FELIX THE CAT TRIPS THRU TOYLAND (Pat Sullivan, US 1925) D: Otto Messmer; AN: George [Vernon] Stallings, Hal Walker, Dana Parker, Burton Gillett; ink and paint: Al Eugster; dist: Educational Film Exchanges; rel: 20.9.1925; 35 mm, 723 ft, 8' (22 fps); print source: George Eastman House, Rochester, NY. Preserved and printed in 2004 from a 35 mm nitrate negative. English intertitles. Teatro Verdi (Le Giornate del Cinema Muto, Pordenone), with e-titles in Italian, grand piano: Stephen Horne, 7 Oct 2013 - AA: A mended girl doll takes an amorous Felix to Toyland, beyond the clouds. They face a mean white Auguste clown (see images above). Felix blows a soap balloon and himself into it. There is a dream-like chase with metamorphoses, kites, horns, tin soldiers, an all-out war, and fireworks. A good print.
FELIX THE CAT FLIRTS WITH FATE (Pat Sullivan, US 1926) D: Otto Messmer; AN: George [Vernon] Stallings, Hal Walker, Dana Parker, Burton Gillett; ink and paint: Al Eugster; dist: Educational Film Exchanges; rel: 24.1.1926; 35 mm, 716 ft, 8'30" (24 fps); print source: George Eastman House, Rochester, NY. Preserved and printed 2004 from a 35 mm nitrate negative. English intertitles. Teatro Verdi (Le Giornate del Cinema Muto, Pordenone), with e-titles in Italian, grand piano: Stephen Horne, 8 Oct 2013 - AA: A cosmic love adventure. The cats meet under the moonlight. A girl cat's look chills Felix's heart. There is a montage of all living creatures making love. Felix cultivates a camera look to us. He flies with a firecracker to the Moon. The musical notes of his whistle turn into wheels, and Felix lands into Mars Dance Hall. There is a wild Charleston, the whole street is rocking, even trees are dancing, as is the elephant. The professors agree: "you can't do no Charleston on Mars". A cosmic fight ensues, there is a flicker episode with rapidly changing black and white frames, and an extreme close-up of Felix through the telescope.
FELIX THE CAT IN BLUNDERLAND (Pat Sullivan, US 1926) D: Otto Messmer; AN: George [Vernon] Stallings, Hal Walker, Dana Parker, Burton Gillett; ink and paint: Al Eugster; dist: Educational Film Exchanges; rel: 7.2.1926; 35 mm, 758 ft, 9' (22 fps), col. (tinted amber); print source: UCLA Film & Television Archive, Los Angeles. English intertitles. Teatro Verdi (Le Giornate del Cinema Muto, Pordenone), with e-titles in Italian, grand piano: Stephen Horne, 9 Oct 2013 - AA: Bon voyage. Felix is reading Lewis Carroll and asks for the policeman for directions to Wonderland, hitting him on the head with a question mark. "Alice, where art thou going?" Musical notes come alive. The dragon is in the doghouse, and Beanstalk Jack is met - the fairy-tales have been messed up as the dragon saws the beanstalk with his jagged tail. Felix falls onto the giant and levitates with his heavy breath. "Little Bo Peep lost her sheep". Finally Felix has to ask the policeman for directions home.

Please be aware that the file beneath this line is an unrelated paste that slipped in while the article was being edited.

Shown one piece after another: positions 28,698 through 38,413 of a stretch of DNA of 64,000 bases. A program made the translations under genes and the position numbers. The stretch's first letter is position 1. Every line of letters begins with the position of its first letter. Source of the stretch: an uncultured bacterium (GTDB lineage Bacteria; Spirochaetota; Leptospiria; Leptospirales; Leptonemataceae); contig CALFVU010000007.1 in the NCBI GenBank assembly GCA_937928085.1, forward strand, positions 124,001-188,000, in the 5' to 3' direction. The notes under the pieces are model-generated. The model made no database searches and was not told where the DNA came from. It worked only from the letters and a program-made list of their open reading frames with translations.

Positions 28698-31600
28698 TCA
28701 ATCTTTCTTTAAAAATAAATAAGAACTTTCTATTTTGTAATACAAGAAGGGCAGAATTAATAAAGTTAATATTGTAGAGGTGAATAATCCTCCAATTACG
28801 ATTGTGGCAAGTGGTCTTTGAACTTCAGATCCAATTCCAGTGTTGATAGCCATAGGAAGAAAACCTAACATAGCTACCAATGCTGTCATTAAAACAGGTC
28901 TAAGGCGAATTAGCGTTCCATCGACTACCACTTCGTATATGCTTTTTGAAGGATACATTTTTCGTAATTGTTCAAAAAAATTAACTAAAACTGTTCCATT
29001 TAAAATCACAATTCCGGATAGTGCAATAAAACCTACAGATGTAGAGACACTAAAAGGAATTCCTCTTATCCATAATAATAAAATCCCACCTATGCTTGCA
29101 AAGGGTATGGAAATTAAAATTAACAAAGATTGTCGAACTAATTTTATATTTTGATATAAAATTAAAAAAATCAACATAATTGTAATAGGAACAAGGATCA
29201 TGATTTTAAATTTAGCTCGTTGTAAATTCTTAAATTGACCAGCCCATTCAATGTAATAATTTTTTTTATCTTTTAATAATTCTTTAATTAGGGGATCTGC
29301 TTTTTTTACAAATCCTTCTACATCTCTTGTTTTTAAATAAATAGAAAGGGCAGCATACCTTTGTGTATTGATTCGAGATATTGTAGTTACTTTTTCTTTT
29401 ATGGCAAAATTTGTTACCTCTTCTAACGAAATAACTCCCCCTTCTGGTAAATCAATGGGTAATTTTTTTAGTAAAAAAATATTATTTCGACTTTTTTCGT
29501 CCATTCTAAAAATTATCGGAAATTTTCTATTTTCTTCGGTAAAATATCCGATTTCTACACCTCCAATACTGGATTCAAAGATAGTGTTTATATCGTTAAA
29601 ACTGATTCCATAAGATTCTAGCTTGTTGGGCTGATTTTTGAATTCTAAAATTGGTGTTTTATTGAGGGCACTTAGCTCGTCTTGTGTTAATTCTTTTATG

FELIX THE CAT WEATHERS THE WEATHER (Pat Sullivan, US 1926) D: Otto Messmer; AN: George [Vernon] Stallings, Hal Walker, Dana Parker, Burton Gillett; ink and paint: Al Eugster; dist: Educational Film Exchanges; rel: 21.3.1926; 35 mm, 669 ft, 8'30" (21 fps), col. (tinted amber); print source: UCLA Film & Television Archive, Los Angeles. English intertitles. Teatro Verdi (Le Giornate del Cinema Muto, Pordenone), with e-titles in Italian, grand piano: Antonio Coppola, 10 Oct 2013 - AA: Felix is a family father with two kittens. In the morning they dress in their kitten wear. The sun is shining but as soon as they family is on its way it starts to rain. "Darn that Weather Man!" There is a battle in the clouds where Felix confronts the Weather Man (a man with a watering can), and there is a fascinating series of metamorphoses with Felix's tail turning into different functions, and heat and frost alternating. An inspired instance of the spirit of animation.
FELIX THE CAT IN ESKIMOTIVE (Pat Sullivan, US 1928) D: Otto Messmer; AN: Hal Walker, Dana Parker, Burton Gillett; ink and paint: Al Eugster; dist: Educational Film Exchanges; rel: 19.4.1928; reissue: Jacques Kopfstein, c.1929-30; 35 mm, c.715 ft, 8' (24 fps); print source: Library of Congress Packard Campus for Audio Visual Conservation, Culpeper, VA. No intertitles. Teatro Verdi (Le Giornate del Cinema Muto, Pordenone), grand piano: Lillian Henley (masterclass participant), 11 Oct 2013 - AA: Playing with soap bubbles Felix flies to the North Pole. There are various gags about snow, ice, darkness, and northern lights, and confronting polar bears and seals. The polar bear pokes Felix to a hole in the ice, and there is an underwater adventure sequence. Felix reaps a catch of seals, takes the skins to a furrier, and receives a bag of money.
FELIX THE CAT IN JUNGLE BUNGLES (La extraña aventura de Felix) (Pat Sullivan, US 1928) D: Otto Messmer; AN: Hal Walker, Dana Parker, Burton Gillett; ink and paint: Al Eugster; dist: Educational Film Exchanges; rel: 22.7.1928; 35 mm, 551 ft, 6' (24 fps); print source: Library of Congress Packard Campus for Audio Visual Conservation, Culpeper, VA. Main title in Spanish, English intertitles. Cinemazero (Le Giornate del Cinema Muto, Pordenone), with e-titles in Italian, grand piano: John Sweeney, 12 Oct 2013 - AA: While Felix is photographing in the jungle and underwater, a monkey performs a musical production number, but the photographic objects start to interfere. A jungle beast jumps inside the camera, the camera turns into a chain of sausages, a giraffe eats up the sausages, an ostrich eats the film, and a jungle tribe chases Felix who escapes on the back of the ostrich. Finally there is a jungle film screening with the ostrich as a projector which screens images of wild beasts, chasing the tribesmen away.